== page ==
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Old 11-20-2012, 03:16 PM
 
181 posts, read 441,594 times
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*Edit: Sorry, should be "Math Degree" instead of "Major Degree" in title.

I work full time in NYC (for ~2 years now) but have a low salary of 40K a year. My job is a mix of business analysis, project management, and reporting/metrics handling. Without being too specific, my salary just isn't enough and I don't really feel challenged in my current environment...fortunately, my company will pay 10 000 a year in tuition reimbursement so I can get a master's degree. I was thinking of getting an MBA in Accounting from Baruch (zicklin school of business) - it's a cheap school, not top-tier but still reputable and has a significant alumni database which is more important IMO. My undergraduate major was in mathematics so I'm looking to expand my skill set into something a little less technical. Accounting seems like a good mix between business and quantitative reasoning.

My only concern is - so many people have MBA's these days and my choices are quite limited because of where I work and how little I get paid. I've always been 'an ends justify the means' kind of guy but I don't want to blow 4-5 years on an investment that yields very little results.

DO i have a reasonable approach here? My gut is saying "YES! take the risk and get that MBA!", but of course, I tend to overthink things.

Last edited by Namogel; 11-20-2012 at 03:28 PM..
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Old 11-20-2012, 08:43 PM
 
Location: NY/LA
4,642 posts, read 4,484,480 times
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I know a few MBAs from Baruch that took the exact path you're proposing and are pretty happy with the way things turned out. I'd recommend reaching out to someone from admissions and I'm sure they'd be happy to provide more info.
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Old 11-21-2012, 01:34 AM
 
Location: Harrisburg, PA
2,336 posts, read 7,747,636 times
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Oh wow; $40K in NYC...you're right; that salary is just not competitive for the type of work you are doing in that region.

Given the information that you provided, the following points come to mind:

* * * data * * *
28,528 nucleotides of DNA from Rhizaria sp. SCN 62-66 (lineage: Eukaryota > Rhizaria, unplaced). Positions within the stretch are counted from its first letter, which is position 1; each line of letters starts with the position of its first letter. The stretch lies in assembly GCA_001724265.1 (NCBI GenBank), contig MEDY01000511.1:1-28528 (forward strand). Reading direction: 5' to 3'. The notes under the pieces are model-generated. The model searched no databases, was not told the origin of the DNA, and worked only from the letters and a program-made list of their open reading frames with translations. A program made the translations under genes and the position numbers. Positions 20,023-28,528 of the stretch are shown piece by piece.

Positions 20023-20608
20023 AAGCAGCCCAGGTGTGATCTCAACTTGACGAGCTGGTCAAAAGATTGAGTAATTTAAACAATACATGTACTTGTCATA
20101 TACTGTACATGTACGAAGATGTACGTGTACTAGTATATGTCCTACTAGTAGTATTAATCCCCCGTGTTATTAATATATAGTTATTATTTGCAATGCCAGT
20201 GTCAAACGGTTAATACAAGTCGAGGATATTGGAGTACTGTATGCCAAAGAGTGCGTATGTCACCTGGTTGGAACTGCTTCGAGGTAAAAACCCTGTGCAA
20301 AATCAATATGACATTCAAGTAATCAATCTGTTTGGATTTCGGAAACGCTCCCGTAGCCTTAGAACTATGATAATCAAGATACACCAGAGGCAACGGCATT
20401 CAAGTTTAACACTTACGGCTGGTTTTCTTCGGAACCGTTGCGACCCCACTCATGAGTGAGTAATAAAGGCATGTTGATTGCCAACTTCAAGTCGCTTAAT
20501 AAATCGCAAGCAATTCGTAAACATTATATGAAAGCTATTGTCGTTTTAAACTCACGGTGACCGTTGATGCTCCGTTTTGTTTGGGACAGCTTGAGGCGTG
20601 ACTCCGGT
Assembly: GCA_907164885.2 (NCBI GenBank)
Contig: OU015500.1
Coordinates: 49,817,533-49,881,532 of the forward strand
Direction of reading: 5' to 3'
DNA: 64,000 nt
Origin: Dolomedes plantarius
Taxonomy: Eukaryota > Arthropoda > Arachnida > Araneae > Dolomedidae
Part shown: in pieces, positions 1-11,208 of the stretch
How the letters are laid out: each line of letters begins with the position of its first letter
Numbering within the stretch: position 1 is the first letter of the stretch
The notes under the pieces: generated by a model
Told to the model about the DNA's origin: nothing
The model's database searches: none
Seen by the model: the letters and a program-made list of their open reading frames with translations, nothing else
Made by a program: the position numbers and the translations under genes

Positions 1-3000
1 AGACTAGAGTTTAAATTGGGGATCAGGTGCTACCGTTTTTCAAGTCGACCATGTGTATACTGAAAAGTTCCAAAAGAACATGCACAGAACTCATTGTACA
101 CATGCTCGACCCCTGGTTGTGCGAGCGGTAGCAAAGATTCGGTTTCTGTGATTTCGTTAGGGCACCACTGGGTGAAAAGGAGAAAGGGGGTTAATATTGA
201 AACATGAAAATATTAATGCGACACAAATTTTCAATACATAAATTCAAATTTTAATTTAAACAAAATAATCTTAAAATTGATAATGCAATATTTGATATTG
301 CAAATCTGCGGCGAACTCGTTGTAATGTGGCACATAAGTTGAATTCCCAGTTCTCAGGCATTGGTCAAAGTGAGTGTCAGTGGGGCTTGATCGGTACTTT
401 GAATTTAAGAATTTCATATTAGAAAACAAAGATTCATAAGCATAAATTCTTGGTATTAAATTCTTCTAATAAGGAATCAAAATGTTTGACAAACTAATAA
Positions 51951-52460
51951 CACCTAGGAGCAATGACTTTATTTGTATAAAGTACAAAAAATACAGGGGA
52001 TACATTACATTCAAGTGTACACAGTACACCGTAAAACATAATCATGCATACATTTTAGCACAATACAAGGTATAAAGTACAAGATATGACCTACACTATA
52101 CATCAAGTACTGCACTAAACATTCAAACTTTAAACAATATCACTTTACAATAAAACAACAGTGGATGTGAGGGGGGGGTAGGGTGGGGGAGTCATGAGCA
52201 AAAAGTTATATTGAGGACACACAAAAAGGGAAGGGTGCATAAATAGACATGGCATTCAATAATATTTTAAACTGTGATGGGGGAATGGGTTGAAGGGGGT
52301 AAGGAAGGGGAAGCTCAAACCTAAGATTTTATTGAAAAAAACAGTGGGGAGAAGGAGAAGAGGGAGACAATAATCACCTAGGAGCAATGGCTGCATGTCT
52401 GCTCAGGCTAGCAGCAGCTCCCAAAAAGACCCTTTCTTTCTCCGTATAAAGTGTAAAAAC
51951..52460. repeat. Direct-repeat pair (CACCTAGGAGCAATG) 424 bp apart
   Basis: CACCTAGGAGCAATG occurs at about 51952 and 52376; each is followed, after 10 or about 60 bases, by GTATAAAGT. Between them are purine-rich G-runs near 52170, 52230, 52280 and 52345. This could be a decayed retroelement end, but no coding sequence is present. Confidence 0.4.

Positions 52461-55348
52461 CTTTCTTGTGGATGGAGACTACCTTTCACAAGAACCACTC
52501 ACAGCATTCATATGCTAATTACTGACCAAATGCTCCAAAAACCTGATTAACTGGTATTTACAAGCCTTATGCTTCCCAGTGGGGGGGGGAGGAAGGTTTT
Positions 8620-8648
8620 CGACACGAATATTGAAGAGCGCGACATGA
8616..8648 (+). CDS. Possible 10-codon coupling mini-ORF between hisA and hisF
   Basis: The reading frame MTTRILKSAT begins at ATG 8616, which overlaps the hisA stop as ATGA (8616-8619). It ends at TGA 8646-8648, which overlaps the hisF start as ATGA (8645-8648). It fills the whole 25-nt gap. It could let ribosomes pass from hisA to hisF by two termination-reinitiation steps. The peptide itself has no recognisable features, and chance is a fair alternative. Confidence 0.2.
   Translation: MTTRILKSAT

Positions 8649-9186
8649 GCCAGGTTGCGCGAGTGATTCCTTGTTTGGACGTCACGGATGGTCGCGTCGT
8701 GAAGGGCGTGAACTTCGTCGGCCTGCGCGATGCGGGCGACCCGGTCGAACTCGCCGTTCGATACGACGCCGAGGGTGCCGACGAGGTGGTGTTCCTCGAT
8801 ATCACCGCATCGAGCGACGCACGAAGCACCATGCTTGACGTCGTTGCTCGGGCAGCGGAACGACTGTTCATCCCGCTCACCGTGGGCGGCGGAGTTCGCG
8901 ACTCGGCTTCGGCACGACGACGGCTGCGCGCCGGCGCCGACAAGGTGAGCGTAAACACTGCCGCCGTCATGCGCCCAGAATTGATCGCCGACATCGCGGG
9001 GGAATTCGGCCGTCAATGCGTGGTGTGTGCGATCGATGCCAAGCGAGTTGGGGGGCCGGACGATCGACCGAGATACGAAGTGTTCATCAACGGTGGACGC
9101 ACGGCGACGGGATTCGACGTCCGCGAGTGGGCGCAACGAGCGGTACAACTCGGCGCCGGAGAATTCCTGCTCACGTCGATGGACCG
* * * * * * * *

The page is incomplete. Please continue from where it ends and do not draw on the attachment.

#1 - If you are planning on utilizing the tuition reimbursement benefit at your employer, understand that it is rare that these come with no strings attached. For example, my employer offers it. However, they must review your coursework and approve it in terms of relevancy to your position AND you have to remain employed by the company for 2 years after completing your degree. If not, then they deduct the reimbursement from your final paycheck(s). Needless to say, I declined this option from my employer; mainly because I only had 2 semesters left at the time of my hire date. Do you think they will offer you a raise or promotion once your degree is earned? If not, I might reconsider the opportunity cost of staying at that employer for many more years; even with the tuition reimbursement.

#2 - I went to CUNY Baruch's website for their MBA Programs. My assumption is that you want to work full-time and study for your MBA part-time. This is fine...many people do it. However just make a note that the program is 57 credit hours; unless you obtain waivers for some of the core courses. This may or may not be possible given your undergraduate major in math. At the graduate level, part-time studies are 6-9 credits per semester. Even with year round study, this means it will take several years to earn your MBA. I don't say this to discourage you. I plugged away at my MBA part-time. It will get done eventually. But for planning purposes, keep in mind that you'll have that degree in hand 3 or 4 years after the first day of your first MBA class. So factor that into your decision making and in shaping your career.

#3 - MBAs in Accounting usually are looking to become CPAs. Is that the direction you wish to go in or are you open? The only reason why I point this out is that if you wish to become a CPA, then you have to pay attention to the educational requirements for a CPA in NY (many times, they can be pretty specific in what subjects and courses you take). It is fine if that is what you want to do. Just realize that if you are unsure or if you want more flexibility, perhaps another MBA option would work out better.

Anyway, that's my $0.02.
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Old 11-21-2012, 08:39 AM
 
181 posts, read 441,594 times
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thanks for the responses. My main problem is I feel like I'm in such a rut right now and feel like I'm approaching a quarter life crisis. Sure, I have a job, but it doesn't pay well and even though I may be better off than many of my friends, in a few years, they might find themselves with much better jobs than the one I have right now. Ultimately it comes down to not knowing what I want to do in life and the few things I did attempt (actuarial science), fell flat on me because I couldn't pass a test...not to mention there are like 8 more after those! I figure grad school would help me realize my potential more because I'm far from it in my current position, but many nights even I wonder if I'm really just trying to convince myself.

Miss,

I looked more into the MBA Accounting page at ZSB, but it looks they increased the credits to 72!
Assuming I can take 2 courses a semester for 3 semesters a year (fall, spring, summer), I guess I can make it out in 4 years, but it's a hell of a commitment. I could see myself taking and passing the CPA, though.
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Old 11-21-2012, 12:55 PM
 
1,624 posts, read 4,846,689 times